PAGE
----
It’s a devoutly, earnestly unrigorous piece of pseudo-science masquerading as social science. At a very broad level of generality, much of what she says is correct. But if you didn’t correct her handwaving claims by comparing and contrasting them with those of, say, Shelby Steele, you’d be locked into a very partial view of the world. One thing that doesn’t occur to her at all is that the privilege she enjoys is not a racial but a class privilege–a privilege she shares with black people of her class, but not with white people of a lower class.

            The white privilege/microaggressions literature is conspicuously missing two crucial things: a sense of imagination, and a sense of complexity. What it contains are one-note and one-eyed analyses, right off of some scholarly production line, of racialized phenomena, always taking the same form: people of color are aggrieved; white people did it; they’re complicitous and don’t care; but we have to make them care, or failing that, expose their indifference in the process of shaming them. It gets tiresome even if you’re somewhat receptive to the message. At this point, I think I’m more tired than receptive.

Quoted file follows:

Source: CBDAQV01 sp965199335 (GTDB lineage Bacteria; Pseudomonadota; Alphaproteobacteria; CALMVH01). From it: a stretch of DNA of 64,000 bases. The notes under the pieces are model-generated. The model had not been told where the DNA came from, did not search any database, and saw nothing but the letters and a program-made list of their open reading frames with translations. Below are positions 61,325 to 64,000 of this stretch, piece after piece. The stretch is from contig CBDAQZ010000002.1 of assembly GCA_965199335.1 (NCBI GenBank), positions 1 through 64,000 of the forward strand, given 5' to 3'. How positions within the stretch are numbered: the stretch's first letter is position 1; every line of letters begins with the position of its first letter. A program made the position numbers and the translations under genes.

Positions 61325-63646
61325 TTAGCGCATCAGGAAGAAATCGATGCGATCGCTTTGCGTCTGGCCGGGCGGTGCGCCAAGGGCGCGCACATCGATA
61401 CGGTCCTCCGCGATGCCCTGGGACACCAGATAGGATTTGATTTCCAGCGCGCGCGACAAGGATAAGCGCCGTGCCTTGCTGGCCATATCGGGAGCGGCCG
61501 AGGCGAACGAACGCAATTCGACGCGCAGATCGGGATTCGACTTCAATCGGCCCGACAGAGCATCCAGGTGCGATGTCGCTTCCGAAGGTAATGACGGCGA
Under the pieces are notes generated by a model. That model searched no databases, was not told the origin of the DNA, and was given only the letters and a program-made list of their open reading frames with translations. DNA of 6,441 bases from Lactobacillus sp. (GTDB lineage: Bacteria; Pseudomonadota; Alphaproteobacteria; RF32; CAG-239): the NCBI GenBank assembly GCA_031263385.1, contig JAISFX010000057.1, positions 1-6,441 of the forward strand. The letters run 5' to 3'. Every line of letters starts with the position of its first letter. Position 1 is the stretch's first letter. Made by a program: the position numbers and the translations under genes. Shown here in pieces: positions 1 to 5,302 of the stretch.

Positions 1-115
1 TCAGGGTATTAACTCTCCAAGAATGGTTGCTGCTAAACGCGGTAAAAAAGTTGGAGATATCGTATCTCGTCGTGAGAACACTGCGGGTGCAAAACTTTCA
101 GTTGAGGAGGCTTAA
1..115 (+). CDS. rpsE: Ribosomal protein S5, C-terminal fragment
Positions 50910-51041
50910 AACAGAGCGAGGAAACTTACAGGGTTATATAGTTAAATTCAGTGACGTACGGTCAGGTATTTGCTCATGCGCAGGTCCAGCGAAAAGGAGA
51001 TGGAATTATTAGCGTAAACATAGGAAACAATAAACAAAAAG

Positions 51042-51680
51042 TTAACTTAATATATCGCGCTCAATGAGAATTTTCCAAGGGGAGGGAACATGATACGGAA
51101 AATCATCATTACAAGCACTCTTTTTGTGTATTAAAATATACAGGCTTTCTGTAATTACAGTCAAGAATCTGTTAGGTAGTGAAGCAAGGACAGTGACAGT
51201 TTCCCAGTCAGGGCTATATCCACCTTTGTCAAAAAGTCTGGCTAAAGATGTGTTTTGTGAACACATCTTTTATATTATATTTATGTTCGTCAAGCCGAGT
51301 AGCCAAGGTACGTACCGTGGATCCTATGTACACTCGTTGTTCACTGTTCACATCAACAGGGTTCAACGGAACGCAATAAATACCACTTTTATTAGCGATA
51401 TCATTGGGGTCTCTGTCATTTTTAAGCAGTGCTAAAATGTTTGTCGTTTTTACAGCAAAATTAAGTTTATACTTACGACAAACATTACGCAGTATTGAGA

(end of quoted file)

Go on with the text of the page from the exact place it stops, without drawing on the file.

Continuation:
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  3. So I’m just getting around to this post. There’s a lot going on here, so I’m just going to focus on one thing: the content of the video itself. I guess I’m a little surprised at everyone’s reactions to it but Alison’s. If this video isn’t pathetically self-indulgent grandstanding, and blatant, idiotically transparent misogyny, I don’t know what is. There have to be limits to the amount of charity required of a viewer in coming to a verdict on something as all-out fucking stupid as this video.